One of journalism’s most infamous con artists has lost his bid to become a lawyer in California.
Stephen Glass, the serial fabulist whose deceptions as a journalist for the New Republic and other magazines during the 1990s were dramatized in the movie “Shattered Glass,” was rejected for admission to the California bar on character grounds, the state’s supreme court ruled Monday in a decision that was unusally critical of Glass.
Glass sought to become a lawyer after his New Republic editor, Charles Lane (now a Washington Post columnist), fired him from the magazine after discovering that he had made up material in dozens of articles published between 1996 and 1998.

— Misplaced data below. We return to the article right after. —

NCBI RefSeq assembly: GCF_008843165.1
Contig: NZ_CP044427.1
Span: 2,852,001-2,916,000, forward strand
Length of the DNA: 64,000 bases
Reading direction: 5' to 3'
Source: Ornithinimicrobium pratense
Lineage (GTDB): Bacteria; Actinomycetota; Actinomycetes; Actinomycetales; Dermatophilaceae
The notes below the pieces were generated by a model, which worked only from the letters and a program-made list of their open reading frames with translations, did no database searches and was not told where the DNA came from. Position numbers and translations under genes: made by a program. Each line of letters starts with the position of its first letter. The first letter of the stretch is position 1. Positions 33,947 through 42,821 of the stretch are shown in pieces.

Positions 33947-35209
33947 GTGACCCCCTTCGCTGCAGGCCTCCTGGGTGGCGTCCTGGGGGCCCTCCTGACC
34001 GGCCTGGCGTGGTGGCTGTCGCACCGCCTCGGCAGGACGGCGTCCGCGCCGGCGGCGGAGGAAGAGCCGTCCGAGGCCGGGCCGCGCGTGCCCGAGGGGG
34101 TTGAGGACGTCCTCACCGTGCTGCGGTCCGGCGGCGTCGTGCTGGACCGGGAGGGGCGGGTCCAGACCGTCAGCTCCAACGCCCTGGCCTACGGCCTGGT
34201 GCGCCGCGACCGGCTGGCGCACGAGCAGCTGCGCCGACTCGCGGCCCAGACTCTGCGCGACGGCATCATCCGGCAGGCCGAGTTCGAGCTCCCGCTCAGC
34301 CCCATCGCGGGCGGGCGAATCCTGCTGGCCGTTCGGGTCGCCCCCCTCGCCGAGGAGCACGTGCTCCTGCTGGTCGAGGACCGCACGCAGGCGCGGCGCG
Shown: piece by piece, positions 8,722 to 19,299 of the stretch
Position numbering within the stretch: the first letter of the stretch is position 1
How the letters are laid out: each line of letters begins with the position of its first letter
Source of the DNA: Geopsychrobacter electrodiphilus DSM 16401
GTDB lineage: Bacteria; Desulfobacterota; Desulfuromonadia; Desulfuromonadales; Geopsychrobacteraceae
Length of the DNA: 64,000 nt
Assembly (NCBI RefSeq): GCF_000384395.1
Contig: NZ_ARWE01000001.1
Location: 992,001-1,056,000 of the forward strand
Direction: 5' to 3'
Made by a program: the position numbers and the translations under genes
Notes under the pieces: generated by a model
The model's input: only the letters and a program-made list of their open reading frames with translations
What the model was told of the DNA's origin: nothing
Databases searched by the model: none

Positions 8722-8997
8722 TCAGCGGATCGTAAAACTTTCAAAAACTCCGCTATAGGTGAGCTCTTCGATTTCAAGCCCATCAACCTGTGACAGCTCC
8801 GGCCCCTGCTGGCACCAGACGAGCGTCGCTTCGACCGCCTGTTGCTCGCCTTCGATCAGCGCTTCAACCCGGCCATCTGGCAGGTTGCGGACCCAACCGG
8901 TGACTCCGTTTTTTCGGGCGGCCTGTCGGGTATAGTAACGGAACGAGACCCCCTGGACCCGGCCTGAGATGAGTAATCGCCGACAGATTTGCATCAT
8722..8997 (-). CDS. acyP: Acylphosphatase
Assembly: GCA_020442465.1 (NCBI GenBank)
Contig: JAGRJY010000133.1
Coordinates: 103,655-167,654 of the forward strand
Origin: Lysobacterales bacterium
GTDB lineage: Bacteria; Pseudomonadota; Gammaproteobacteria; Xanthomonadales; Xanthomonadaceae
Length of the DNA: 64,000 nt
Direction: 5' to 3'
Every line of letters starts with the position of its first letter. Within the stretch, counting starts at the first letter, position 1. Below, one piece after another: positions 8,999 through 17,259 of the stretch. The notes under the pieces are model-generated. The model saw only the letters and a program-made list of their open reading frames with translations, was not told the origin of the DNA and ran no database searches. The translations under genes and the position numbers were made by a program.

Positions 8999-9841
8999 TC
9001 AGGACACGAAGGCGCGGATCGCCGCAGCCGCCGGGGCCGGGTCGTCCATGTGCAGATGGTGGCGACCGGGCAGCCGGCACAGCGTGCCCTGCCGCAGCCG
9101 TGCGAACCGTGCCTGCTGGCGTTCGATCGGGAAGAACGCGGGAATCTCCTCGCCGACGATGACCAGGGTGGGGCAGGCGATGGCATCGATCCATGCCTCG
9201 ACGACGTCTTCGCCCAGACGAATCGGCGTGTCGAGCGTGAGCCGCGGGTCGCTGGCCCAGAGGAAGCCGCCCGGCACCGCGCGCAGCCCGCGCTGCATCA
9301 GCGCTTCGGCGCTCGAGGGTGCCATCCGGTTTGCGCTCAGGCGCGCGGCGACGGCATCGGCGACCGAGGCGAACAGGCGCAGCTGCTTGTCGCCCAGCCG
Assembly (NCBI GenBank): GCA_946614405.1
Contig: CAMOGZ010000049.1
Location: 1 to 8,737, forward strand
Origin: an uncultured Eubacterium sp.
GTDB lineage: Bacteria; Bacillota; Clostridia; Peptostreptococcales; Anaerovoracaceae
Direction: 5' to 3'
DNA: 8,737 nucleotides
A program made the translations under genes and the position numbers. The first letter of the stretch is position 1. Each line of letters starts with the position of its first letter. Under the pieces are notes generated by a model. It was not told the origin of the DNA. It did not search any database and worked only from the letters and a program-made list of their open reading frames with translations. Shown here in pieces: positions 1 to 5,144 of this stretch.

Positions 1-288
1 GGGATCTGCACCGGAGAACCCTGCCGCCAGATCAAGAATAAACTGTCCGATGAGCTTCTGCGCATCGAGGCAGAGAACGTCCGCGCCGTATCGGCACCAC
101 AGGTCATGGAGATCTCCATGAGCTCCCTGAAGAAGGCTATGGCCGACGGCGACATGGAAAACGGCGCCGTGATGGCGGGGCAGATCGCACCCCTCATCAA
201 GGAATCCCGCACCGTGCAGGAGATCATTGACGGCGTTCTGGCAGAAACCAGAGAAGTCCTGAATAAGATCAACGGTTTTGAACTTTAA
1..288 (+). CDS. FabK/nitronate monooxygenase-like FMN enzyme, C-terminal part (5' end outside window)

After graduating from Georgetown University’s law school (and writing a novel called “The Fabulist”), he was rejected for the New York bar after a character review in 2004. He then moved to California, working as a law clerk. He applied for the California bar in 2007, beginning a long character review.
In a ruling released Monday, the California Supreme Court rejected Glass’ application and offering a stinging rebuke: “Glass’s journalistic dishonesty was not a single lapse of judgment, which we have sometimes excused, but involved significant deceit sustained unremittingly for a period of years,” the court wrote. “Glass’s deceit also was motivated by professional ambition, betrayed a vicious, mean spirit and a complete lack of compassion for others, along with arrogance and prejudice against various ethnic groups. In all these respects, his misconduct bore directly on his character in matters that are critical to the practice of law.”
It concluded that Glass “has not sustained his heavy burden of demonstrating rehabilitation and fitness for the practice of law.”